Winter is certainly not the best season for rare birds to turn up, and prolonged lockdown clearly not the best time to find them. But Saturday 6 February 2021 will go down as the start date for a unique event in British birding history: the discovery in Devon of a Northern Mockingbird which, at the time of writing, has gone on to add itself to another two county lists.
A common and widespread species in North America, it is not surprising that a few individuals have made it across the Atlantic. Although sedentary in many parts of its range in southern Canada, the lower 48 states in the US, Mexico and the Caribbean, some are migratory, though surprisingly little seems to be known about this aspect of its ecology. But what is clear from ringing recoveries is that some individuals travel up to 800 km (Farnsworth et al 2020).
Bar one spring individual, previous Western Palearctic occurrences have all been in autumn. There are two accepted British records – from Saltash, Cornwall, on 30 August 1982, and Horsey Island, Essex, from 17-23 May 1988 – as well as one in The Netherlands, from 16-23 October 1988. Two earlier British records, at Blakeney Point, Norfolk, from 22-25 August 1971 and Worm's Head, Glamorgan, from 24 July-11 August 1978, were placed in Categories E and D respectively by the Records Committee of the British Ornithologists' Union (BOURC), although both are now in Category E.
The only other Western Palearctic record is from the Canary Islands, where an adult male took up residence on Gran Canaria from November 2004 to February 2006. Settled in a built-up area at Arguineguin, it apparently accepted food from people and was eventually captured. This record is also in Category D of the Spanish list.
The Northern Mockingbird fattens up in Devon, prior to undertaking its northward migration (Dominic Mitchell).
So until now, only half of the six occurrences on this side of the Atlantic have been accepted as involving wild birds. Central to this reasoning in Britain is not the likelihood of ship assistance, which is permissible except for port-to-port transportation or for birds fed and watered on board, but the key years 1979, after which the species was no longer advertised for sale in Cage & Aviary Birds, and 1982, when a Mexican export ban came into force that limited the numbers of North American birds brought to Europe (Cobb et al 1996).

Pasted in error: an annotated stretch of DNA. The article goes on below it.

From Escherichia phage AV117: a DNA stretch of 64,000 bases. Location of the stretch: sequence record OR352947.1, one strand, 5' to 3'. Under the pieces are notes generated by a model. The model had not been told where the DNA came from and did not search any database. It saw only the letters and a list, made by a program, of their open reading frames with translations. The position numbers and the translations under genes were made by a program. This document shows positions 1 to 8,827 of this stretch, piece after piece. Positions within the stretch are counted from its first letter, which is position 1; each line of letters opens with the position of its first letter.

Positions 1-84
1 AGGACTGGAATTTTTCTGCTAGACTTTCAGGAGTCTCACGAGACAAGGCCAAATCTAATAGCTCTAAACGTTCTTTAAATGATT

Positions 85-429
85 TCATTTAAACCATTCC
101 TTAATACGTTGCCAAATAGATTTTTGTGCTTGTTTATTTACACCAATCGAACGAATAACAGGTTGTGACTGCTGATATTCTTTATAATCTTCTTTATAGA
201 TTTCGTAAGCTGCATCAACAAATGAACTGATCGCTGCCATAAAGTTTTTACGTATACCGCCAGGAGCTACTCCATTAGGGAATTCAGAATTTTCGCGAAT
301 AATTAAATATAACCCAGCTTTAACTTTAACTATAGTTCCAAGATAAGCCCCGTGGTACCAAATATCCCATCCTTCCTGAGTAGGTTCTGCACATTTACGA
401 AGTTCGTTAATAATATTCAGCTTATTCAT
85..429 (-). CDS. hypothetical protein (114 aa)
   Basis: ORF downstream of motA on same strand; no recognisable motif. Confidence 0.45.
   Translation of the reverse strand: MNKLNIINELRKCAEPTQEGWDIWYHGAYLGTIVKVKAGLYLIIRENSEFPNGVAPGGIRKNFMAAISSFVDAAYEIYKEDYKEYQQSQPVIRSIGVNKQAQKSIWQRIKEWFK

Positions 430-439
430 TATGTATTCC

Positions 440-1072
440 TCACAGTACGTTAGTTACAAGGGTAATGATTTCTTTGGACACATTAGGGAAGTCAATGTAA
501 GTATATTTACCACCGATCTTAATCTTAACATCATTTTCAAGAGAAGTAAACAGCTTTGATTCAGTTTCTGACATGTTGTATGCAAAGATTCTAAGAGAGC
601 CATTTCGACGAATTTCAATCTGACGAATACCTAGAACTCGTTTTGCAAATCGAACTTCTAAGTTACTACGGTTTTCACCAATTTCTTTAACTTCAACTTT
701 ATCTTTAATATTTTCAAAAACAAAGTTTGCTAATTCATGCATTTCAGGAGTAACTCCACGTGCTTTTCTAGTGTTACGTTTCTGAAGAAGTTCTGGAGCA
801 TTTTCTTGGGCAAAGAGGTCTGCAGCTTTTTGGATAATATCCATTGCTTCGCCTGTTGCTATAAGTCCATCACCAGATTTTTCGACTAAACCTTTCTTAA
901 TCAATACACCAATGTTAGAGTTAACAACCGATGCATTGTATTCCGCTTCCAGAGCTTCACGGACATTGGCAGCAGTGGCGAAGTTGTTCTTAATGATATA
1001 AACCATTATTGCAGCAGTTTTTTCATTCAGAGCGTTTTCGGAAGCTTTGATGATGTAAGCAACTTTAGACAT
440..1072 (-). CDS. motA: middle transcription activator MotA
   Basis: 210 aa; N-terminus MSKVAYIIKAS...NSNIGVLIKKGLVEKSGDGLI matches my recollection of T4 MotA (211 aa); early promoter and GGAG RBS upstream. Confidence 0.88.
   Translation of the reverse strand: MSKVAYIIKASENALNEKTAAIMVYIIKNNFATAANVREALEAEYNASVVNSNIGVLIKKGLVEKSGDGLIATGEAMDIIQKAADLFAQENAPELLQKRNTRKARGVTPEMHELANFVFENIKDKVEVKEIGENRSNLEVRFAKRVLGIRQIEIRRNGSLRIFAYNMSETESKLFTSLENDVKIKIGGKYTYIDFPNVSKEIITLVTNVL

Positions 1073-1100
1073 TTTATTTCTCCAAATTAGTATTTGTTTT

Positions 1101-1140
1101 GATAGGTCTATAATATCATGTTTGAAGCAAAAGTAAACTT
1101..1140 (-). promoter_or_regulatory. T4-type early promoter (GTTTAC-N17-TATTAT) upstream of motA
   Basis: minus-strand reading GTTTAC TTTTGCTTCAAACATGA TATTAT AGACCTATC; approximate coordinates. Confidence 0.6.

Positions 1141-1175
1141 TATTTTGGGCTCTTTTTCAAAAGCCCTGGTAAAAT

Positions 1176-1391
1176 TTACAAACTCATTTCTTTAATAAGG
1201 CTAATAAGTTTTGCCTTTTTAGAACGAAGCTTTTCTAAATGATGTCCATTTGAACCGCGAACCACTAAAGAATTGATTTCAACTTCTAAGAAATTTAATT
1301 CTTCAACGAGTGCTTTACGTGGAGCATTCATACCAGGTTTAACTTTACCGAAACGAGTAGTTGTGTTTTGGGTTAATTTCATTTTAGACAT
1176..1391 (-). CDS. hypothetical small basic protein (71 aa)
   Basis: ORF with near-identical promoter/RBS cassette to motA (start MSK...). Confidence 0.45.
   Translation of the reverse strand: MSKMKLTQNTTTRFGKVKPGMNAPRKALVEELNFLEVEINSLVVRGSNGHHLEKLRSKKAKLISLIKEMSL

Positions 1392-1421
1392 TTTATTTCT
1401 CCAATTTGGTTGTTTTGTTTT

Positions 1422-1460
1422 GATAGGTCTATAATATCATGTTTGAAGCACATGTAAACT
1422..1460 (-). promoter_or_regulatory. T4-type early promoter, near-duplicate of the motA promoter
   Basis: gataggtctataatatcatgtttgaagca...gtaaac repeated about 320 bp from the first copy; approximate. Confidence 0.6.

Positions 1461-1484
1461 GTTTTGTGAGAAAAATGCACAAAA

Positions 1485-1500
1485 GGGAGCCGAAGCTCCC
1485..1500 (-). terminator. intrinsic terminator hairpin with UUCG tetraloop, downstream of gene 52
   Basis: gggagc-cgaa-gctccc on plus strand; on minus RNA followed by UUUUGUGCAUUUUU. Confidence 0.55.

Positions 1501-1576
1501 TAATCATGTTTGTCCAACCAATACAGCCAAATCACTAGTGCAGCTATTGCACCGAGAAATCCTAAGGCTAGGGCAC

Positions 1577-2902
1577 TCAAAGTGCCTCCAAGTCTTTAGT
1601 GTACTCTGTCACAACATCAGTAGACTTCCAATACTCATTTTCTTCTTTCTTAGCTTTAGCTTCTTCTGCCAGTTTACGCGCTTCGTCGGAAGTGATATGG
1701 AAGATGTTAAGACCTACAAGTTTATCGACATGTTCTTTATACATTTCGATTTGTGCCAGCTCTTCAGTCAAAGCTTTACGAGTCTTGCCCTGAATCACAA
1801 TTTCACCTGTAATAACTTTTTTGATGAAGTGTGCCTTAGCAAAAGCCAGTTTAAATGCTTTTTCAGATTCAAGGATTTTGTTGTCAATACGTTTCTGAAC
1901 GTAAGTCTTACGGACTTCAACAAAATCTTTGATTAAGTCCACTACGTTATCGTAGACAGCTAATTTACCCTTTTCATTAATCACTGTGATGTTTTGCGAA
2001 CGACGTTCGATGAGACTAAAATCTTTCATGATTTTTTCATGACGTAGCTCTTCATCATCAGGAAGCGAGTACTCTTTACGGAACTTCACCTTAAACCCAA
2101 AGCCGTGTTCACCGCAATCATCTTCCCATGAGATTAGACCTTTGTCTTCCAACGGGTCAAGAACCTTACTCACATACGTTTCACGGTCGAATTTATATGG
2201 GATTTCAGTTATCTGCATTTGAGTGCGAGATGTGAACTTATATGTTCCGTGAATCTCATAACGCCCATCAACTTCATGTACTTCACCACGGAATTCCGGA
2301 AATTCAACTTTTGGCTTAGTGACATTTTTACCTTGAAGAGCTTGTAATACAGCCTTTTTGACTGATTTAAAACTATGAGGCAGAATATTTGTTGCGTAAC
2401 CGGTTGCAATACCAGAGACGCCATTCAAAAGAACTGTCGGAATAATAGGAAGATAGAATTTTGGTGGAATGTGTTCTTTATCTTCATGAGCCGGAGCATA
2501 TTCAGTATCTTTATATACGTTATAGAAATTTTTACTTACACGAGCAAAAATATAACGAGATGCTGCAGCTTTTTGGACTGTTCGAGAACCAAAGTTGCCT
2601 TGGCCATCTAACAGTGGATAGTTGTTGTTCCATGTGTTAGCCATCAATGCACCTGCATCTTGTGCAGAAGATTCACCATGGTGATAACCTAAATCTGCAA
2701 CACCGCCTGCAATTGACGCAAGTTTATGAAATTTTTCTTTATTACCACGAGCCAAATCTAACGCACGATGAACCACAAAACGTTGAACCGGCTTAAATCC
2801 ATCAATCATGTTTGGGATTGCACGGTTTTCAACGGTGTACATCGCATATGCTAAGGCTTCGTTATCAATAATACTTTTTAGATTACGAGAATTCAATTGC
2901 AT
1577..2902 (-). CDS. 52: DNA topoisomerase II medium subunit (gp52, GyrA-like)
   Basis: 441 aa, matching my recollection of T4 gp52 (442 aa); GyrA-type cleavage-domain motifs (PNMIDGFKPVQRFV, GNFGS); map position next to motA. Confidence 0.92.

These factors were significant in the assessment of the two Category E British records, as was the heavily abraded plumage of the Norfolk bird – though the finders noted that "When it arrived, it was very hungry and its plumage very tattered, as if from a long journey" (Cobb et al 1996). Most BOURC members voted for the Glamorgan bird to go into Category A, but the required two-thirds majority was not reached, so it was placed in Category D.
Twenty-five years after the paper on previous British records was published, it is surely time to look at them again – especially the Glamorgan bird, which showed no signs of captivity, was damned by a minority vote mainly on the basis of its arrival date, and has bizarrely ended up in Category E effectively as a confirmed escapee, with no evidence in support of this status. The Spanish record probably also deserves a review.
As for this year's itinerant 'mocker', its journey from Exmouth to Pulborough and onwards to Newbiggin-by-the-Sea means it has covered a straight-line minimum of 685 km. Clearly a migrant on the move again in spring, it has already reached more northerly latitudes than its breeding range extends to in North America. Its final destination will probably remain unknown, though it may well be hopping about in a shrubbery somewhere in eastern Scotland right now …
Cobb, P R, Rawnsley, P, Grenfell, H E, Griffiths, E, and Cox, S. 1996. Northern Mockingbirds in Britain. British Birds 89: 347-356.
Farnsworth, G, Londono, G A, Martin, J U, Derrickson, K C, and Breitwisch, R. 2020. Northern Mockingbird (Mimus polyglottos), version 1.0. In Birds of the World (A F Poole, Editor). Cornell Lab of Ornithology, Ithaca, NY, USA. https://doi.org/10.2173/bow.normoc.01.
- This column was originally published in the June 2021 issue of Birdwatch magazine.